My favorite part of the book is the house itself. Every room of the house has its own magical power. It is fun watching the kids explore the different rooms of the house and try to discover its magical power. Ms. Haberman has a wonderful imagination! I think my favorite room, of course, is the library. It is, indeed, magical to its very core. I wish I had a library like that!
Overall, I liked this book. It was fun and quick to read. I’m hoping Ms. Haberman will provide more detail about the Marlowes in the second book.
This book was given to me as a gift by the author in exhange for a honest review. Said gift in no way influenced my opinions.
Twas the night before Christmas, when all through the house
Not a creature was stirring, not even a mouse.The stockings were hung by the chimney with care,
In hopes that St Nicholas soon would be there.
The children were nestled all snug in their beds,
While visions of sugar-plums danced in their heads.
And mamma in her ‘kerchief, and I in my cap,
Had just settled our brains for a long winter’s nap.
When out on the lawn there arose such a clatter,
I sprang from the bed to see what was the matter.
Away to the window
Tore open the shutters and threw up the sash.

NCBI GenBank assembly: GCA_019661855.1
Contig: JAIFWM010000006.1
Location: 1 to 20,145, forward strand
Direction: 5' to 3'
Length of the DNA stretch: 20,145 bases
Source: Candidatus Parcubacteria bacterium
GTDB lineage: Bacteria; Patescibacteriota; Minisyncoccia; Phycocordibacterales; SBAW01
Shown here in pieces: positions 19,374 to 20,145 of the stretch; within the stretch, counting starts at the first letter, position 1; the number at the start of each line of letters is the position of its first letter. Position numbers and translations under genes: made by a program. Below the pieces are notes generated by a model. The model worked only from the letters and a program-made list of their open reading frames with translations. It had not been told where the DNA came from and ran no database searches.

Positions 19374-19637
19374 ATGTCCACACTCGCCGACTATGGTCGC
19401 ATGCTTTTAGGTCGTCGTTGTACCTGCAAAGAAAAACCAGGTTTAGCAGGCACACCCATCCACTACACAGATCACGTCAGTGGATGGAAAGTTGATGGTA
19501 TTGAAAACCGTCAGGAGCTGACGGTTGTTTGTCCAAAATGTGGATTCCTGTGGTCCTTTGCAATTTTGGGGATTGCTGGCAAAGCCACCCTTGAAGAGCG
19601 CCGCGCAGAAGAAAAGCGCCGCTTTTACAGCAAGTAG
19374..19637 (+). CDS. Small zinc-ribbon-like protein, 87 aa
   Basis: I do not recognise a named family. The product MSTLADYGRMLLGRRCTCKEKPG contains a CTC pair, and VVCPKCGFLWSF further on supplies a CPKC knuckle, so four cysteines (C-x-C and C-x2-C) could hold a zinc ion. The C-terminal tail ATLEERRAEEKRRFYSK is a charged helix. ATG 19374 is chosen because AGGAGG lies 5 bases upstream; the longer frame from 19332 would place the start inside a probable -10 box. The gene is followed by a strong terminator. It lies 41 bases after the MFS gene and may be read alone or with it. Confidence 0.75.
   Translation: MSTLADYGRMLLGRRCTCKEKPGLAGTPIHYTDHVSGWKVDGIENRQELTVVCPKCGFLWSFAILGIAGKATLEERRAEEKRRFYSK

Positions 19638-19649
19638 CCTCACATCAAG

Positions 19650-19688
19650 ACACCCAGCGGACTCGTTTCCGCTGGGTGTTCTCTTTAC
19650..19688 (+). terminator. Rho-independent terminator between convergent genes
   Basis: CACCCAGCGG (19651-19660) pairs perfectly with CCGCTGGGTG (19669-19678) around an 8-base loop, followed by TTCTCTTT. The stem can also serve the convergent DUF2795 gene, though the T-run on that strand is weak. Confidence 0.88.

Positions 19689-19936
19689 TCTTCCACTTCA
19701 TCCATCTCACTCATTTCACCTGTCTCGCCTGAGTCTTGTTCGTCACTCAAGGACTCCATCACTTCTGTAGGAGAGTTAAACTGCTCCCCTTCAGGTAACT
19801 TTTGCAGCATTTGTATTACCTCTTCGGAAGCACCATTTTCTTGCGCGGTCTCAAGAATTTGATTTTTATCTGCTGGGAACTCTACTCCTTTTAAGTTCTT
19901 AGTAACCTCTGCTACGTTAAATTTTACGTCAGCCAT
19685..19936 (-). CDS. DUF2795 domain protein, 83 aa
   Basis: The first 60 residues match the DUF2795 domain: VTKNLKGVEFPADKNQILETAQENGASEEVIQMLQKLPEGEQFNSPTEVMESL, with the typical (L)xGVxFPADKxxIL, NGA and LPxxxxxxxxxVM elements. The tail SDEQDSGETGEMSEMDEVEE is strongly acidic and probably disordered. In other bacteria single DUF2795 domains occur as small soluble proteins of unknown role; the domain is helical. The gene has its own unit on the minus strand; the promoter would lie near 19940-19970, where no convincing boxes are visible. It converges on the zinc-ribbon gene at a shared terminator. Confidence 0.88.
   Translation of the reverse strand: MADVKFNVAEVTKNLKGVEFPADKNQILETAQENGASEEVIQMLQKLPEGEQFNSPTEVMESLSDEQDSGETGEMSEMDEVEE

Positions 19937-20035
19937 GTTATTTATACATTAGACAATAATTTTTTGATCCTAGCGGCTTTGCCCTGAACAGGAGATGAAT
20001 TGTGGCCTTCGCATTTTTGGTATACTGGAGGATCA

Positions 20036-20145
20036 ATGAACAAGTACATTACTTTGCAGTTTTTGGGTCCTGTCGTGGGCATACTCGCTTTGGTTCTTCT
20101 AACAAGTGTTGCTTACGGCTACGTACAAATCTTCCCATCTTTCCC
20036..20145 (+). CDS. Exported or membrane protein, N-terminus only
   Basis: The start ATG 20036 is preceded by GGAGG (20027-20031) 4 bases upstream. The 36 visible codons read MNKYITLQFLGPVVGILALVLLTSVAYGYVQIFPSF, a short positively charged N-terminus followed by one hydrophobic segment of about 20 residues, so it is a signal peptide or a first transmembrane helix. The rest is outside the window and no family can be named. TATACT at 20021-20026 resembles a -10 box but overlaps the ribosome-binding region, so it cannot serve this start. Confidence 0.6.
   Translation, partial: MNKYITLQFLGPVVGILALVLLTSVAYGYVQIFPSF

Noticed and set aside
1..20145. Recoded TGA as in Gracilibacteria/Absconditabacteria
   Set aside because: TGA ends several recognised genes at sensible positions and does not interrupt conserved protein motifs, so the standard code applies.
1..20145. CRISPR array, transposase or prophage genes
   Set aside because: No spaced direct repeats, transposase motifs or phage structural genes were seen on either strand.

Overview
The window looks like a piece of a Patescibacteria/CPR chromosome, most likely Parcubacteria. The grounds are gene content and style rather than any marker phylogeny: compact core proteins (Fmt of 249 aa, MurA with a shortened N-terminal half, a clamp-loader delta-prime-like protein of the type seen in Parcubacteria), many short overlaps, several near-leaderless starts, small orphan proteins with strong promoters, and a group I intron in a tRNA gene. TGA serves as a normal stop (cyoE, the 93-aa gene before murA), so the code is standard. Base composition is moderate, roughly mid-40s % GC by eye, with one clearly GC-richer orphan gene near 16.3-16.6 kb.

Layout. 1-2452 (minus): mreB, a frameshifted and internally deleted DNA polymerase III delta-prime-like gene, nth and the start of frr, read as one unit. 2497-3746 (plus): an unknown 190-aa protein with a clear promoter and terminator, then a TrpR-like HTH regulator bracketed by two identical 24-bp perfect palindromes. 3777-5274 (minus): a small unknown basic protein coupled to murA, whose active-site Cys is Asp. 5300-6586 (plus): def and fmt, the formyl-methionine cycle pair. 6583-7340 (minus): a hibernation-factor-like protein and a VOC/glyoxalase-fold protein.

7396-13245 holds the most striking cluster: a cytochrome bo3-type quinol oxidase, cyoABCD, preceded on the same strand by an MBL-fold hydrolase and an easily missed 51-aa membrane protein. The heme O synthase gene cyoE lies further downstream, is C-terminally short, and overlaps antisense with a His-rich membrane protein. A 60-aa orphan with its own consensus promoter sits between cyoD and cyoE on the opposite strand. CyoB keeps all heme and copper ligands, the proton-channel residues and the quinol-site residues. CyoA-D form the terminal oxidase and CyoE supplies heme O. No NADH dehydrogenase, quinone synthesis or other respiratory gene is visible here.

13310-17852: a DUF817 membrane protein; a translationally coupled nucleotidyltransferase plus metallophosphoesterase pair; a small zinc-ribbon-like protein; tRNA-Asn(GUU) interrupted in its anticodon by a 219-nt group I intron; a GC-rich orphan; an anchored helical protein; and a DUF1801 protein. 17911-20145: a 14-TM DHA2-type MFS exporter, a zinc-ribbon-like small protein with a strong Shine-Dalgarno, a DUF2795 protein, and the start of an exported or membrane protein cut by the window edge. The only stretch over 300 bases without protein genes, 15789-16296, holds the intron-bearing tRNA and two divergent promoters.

The moon on the breast of the new-fallen snow
Gave the lustre of mid-day to objects below.
When, what to my wondering eyes should appear,
But a miniature sleigh, and eight tinny reindeer.
“Now Dasher! now, Dancer! now, Prancer and Vixen! He was dressed all in fur, from his head to his foot, His eyes-how they twinkled! his dimples how merry! The stump of a pipe he held tight in his teeth, He was chubby and plump, a right jolly old elf, He spoke not a word, but went straight to his work, He sprang to his sleigh, to his team gave a whistle,
With a little old driver, so lively and quick,
I knew in a moment it must be St Nick.
More rapid than eagles his coursers they came,
And he whistled, and shouted, and called them by name!
On, Comet! On, Cupid! on, on Donner and Blitzen!
To the top of the porch! to the top of the wall!
Now dash away! Dash away! Dash away all!”
As dry leaves that before the wild hurricane fly,
When they meet with an obstacle, mount to the sky.
So up to the house-top the coursers they flew,
With the sleigh full of Toys, and St Nicholas too.
As I drew in my head, and was turning around,
Down the chimney St Nicholas came with a bound.
And his clothes were all tarnished with ashes and soot.
A bundle of Toys he had flung on his back,